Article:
1. Biochemistry and Chemical Biology
  2. Chromosomes and Gene Expression
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Mutations in SKI in Shprintzen-Goldberg syndrome lead to attenuated TGF-β responses through SKI stabilization

  1. Ilaria Gori
  2. Roger George
  3. Andrew G Purkiss
  4. Stephanie Strohbuecker
  5. Rebecca A Randall
  6. Roksana Ogrodowicz
  7. Virginie Carmignac
  8. Laurence Faivre
  9. Dhira Joshi
  10. Svend Kjaer
  11. Caroline S Hill  Is a corresponding author
  1. The Francis Crick Institute, United Kingdom
  2. Université Bourgogne Franche-Comté, France
Research Article
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Cite this article as: eLife 2021;10:e63545 doi: 10.7554/eLife.63545

Abstract

Shprintzen-Goldberg syndrome (SGS) is a multisystemic connective tissue disorder, with considerable clinical overlap with Marfan and Loeys-Dietz syndromes. These syndromes have commonly been associated with enhanced TGF-β signaling. In SGS patients, heterozygous point mutations have been mapped to the transcriptional corepressor SKI, which is a negative regulator of TGF-b signaling that is rapidly degraded upon ligand stimulation. The molecular consequences of these mutations, however, are not understood. Here we use a combination of structural biology, genome editing and biochemistry to show that SGS mutations in SKI abolish its binding to phosphorylated SMAD2 and SMAD3. This results in stabilization of SKI and consequently attenuation of TGF-β responses, in both knockin cells expressing an SGS mutation, and in fibroblasts from SGS patients. Thus, we reveal that SGS is associated with an attenuation of TGF-b-induced transcriptional responses, and not enhancement, which has important implications for other Marfan-related syndromes.

Article and author information

Author details

  1. Ilaria Gori

    Developmental Signalling Laboratory, The Francis Crick Institute, London, United Kingdom
    Competing interests
    The authors declare that no competing interests exist.
  2. Roger George

    The Structural Biology Science Technology Platform, The Francis Crick Institute, London, United Kingdom
    Competing interests
    The authors declare that no competing interests exist.
  3. Andrew G Purkiss

    Cellular Signalling and Cytoskeletal Function Laboratory, The Francis Crick Institute, London, United Kingdom
    Competing interests
    The authors declare that no competing interests exist.
  4. Stephanie Strohbuecker

    Bioinformatics and Biostatistics Facility, The Francis Crick Institute, London, United Kingdom
    Competing interests
    The authors declare that no competing interests exist.
  5. Rebecca A Randall

    Developmental Signalling Laboratory, The Francis Crick Institute, London, United Kingdom
    Competing interests
    The authors declare that no competing interests exist.
  6. Roksana Ogrodowicz

    The Structural Biology Science Technology Platform, The Francis Crick Institute, London, United Kingdom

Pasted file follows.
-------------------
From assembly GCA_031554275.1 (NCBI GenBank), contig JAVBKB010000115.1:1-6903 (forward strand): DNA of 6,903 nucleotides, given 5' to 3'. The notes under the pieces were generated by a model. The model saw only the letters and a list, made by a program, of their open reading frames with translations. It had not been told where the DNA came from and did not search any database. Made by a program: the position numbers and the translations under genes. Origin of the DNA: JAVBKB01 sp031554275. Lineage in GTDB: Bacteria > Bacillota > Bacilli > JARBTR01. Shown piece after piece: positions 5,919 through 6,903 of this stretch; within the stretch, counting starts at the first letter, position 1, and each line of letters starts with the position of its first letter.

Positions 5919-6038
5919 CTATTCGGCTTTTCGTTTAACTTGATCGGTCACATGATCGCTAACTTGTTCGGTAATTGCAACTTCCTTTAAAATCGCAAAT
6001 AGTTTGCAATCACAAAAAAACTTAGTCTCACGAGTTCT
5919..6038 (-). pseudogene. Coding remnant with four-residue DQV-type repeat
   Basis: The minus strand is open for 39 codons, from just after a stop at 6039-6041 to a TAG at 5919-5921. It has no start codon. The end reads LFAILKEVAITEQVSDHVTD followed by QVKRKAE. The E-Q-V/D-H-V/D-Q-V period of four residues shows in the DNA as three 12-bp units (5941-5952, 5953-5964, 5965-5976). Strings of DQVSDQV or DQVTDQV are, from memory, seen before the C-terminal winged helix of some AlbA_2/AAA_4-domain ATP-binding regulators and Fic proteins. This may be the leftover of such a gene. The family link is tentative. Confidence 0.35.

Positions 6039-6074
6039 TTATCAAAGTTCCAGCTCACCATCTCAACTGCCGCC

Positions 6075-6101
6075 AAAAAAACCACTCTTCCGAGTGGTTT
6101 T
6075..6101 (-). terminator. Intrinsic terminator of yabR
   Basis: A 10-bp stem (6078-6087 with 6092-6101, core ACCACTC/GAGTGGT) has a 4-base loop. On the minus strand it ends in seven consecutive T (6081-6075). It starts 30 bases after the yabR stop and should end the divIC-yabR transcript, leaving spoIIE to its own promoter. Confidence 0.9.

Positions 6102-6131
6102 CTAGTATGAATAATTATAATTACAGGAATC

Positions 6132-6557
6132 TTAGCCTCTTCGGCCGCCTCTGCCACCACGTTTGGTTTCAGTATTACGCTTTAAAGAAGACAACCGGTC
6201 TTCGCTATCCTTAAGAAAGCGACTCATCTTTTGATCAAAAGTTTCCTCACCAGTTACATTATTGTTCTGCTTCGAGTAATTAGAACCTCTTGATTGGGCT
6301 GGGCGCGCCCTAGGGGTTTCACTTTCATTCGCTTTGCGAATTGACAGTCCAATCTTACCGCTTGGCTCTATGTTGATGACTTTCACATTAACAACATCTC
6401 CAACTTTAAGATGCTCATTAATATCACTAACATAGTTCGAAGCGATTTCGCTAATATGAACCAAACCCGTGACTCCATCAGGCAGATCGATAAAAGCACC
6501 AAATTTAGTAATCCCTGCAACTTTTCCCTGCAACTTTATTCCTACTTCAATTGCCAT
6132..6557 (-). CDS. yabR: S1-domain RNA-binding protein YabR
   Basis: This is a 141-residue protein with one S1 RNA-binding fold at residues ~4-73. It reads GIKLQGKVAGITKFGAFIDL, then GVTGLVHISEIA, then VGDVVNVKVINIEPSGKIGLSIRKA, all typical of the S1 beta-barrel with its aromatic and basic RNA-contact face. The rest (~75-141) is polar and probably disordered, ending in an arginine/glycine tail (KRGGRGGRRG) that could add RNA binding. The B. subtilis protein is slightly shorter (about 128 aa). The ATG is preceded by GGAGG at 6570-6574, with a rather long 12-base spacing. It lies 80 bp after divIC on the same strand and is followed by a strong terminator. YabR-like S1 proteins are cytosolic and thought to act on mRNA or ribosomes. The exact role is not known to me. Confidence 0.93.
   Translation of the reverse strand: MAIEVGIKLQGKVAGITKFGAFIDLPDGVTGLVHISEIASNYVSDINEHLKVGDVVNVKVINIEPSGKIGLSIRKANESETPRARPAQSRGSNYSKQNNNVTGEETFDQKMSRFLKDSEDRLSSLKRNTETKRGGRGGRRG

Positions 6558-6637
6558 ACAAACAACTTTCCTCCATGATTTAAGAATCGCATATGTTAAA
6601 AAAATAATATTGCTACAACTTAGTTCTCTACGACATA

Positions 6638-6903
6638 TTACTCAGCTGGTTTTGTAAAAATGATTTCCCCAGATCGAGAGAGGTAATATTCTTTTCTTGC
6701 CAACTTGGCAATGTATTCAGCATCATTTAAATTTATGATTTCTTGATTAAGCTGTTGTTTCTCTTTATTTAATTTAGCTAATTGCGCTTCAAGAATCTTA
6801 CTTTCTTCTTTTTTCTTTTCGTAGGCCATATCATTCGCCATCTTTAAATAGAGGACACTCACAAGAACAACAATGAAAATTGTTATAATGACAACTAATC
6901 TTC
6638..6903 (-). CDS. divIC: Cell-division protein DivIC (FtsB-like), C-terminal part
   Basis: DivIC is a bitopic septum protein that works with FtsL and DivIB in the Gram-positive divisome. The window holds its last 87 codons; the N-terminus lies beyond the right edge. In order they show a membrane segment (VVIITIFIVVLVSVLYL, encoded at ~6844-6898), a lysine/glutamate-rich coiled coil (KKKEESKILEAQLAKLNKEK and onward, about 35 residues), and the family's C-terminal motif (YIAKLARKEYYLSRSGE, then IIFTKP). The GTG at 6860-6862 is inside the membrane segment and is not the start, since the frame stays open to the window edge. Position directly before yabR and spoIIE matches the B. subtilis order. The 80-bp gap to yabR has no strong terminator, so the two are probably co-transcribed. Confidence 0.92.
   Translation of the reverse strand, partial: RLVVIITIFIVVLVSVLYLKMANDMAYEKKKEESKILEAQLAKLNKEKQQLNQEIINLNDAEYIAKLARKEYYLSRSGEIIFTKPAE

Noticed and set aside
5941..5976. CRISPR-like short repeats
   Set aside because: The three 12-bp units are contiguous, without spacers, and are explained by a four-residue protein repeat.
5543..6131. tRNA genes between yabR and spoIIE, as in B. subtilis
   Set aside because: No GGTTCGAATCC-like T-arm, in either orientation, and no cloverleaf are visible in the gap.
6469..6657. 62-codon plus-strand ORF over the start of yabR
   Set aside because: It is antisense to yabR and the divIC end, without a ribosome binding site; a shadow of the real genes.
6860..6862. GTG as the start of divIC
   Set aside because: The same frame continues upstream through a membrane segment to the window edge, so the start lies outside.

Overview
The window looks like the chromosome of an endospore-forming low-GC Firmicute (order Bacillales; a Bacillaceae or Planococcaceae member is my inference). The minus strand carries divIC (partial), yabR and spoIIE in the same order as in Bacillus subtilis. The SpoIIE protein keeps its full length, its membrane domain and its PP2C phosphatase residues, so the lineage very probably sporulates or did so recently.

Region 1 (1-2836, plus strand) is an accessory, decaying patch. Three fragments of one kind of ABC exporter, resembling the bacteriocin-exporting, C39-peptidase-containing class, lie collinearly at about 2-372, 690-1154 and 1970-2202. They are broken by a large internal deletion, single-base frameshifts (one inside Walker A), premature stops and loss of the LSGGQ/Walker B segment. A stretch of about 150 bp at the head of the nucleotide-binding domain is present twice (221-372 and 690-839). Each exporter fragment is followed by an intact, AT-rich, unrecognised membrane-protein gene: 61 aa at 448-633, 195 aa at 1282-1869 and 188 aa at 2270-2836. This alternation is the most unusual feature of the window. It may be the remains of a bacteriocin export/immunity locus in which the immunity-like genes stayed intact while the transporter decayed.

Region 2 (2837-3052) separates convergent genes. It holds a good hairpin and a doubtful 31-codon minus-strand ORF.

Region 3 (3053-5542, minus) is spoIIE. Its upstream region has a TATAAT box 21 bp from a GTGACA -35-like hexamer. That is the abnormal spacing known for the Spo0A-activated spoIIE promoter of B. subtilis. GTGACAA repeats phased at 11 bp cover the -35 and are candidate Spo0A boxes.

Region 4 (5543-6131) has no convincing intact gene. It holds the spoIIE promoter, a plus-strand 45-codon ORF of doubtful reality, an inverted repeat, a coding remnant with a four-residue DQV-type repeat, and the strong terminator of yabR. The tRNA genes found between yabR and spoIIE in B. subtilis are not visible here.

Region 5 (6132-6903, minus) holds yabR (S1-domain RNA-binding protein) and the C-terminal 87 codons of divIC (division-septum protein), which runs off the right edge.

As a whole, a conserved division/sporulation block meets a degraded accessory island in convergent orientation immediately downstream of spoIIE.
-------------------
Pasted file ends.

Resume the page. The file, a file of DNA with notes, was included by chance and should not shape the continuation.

Competing interests
    The authors declare that no competing interests exist.
  7. Virginie Carmignac

    GAD team, Université Bourgogne Franche-Comté, Dijon, France
    Competing interests
    The authors declare that no competing interests exist.
  8. Laurence Faivre

    GAD team, Université Bourgogne Franche-Comté, Dijon, France
    Competing interests
    The authors declare that no competing interests exist.
  9. Dhira Joshi

    Peptide Chemistry Facility, The Francis Crick Institute, London, United Kingdom
    Competing interests
    The authors declare that no competing interests exist.
    ORCID icon "This ORCID iD identifies the author of this article:" 0000-0001-8660-2528
  10. Svend Kjaer

    Structural Biology, The Francis Crick Institute, London, United Kingdom
    Competing interests
    The authors declare that no competing interests exist.
  11. Caroline S Hill

    Developmental Signalling Laboratory, The Francis Crick Institute, London, United Kingdom
    For correspondence
    caroline.hill@crick.ac.uk
    Competing interests
    The authors declare that no competing interests exist.
    ORCID icon "This ORCID iD identifies the author of this article:" 0000-0002-8632-0480

Funding

Francis Crick Institute (FC10095)

  • Ilaria Gori
  • Roger George
  • Andrew G Purkiss
  • Stephanie Strohbuecker
  • Rebecca A Randall
  • Roksana Ogrodowicz
  • Dhira Joshi
  • Svend Kjaer
  • Caroline S Hill

The funders had no role in study design, data collection and interpretation, or the decision to submit the work for publication.

Ethics

Human subjects: Dermal fibroblasts from healthy subjects were kindly provided by David Abraham (UCL-Medical School Royal Free Campus) under the ethics of the Health Research Authority, NRES Committee London - Hampstead, Research Ethics Committee (REC) reference, 6398. L32V and ΔS94-97 SKI dermal fibroblasts were obtained from Laurence Faivre and Virginie Carmignac (Université de Bourgogne UMR1231 GAD, Dijon, France) under the ethics of the GAD collection, number DC2011-1332 (Carmignac et al., 2012).

Reviewing Editor

  1. Roger J Davis, University of Massachusetts Medical School, United States

Publication history

  1. Received: September 28, 2020
  2. Accepted: January 7, 2021
  3. Accepted Manuscript published: January 8, 2021 (version 1)

Copyright

© 2021, Gori et al.

This article is distributed under the terms of the Creative Commons Attribution License permitting unrestricted use and redistribution provided that the original author and source are credited.

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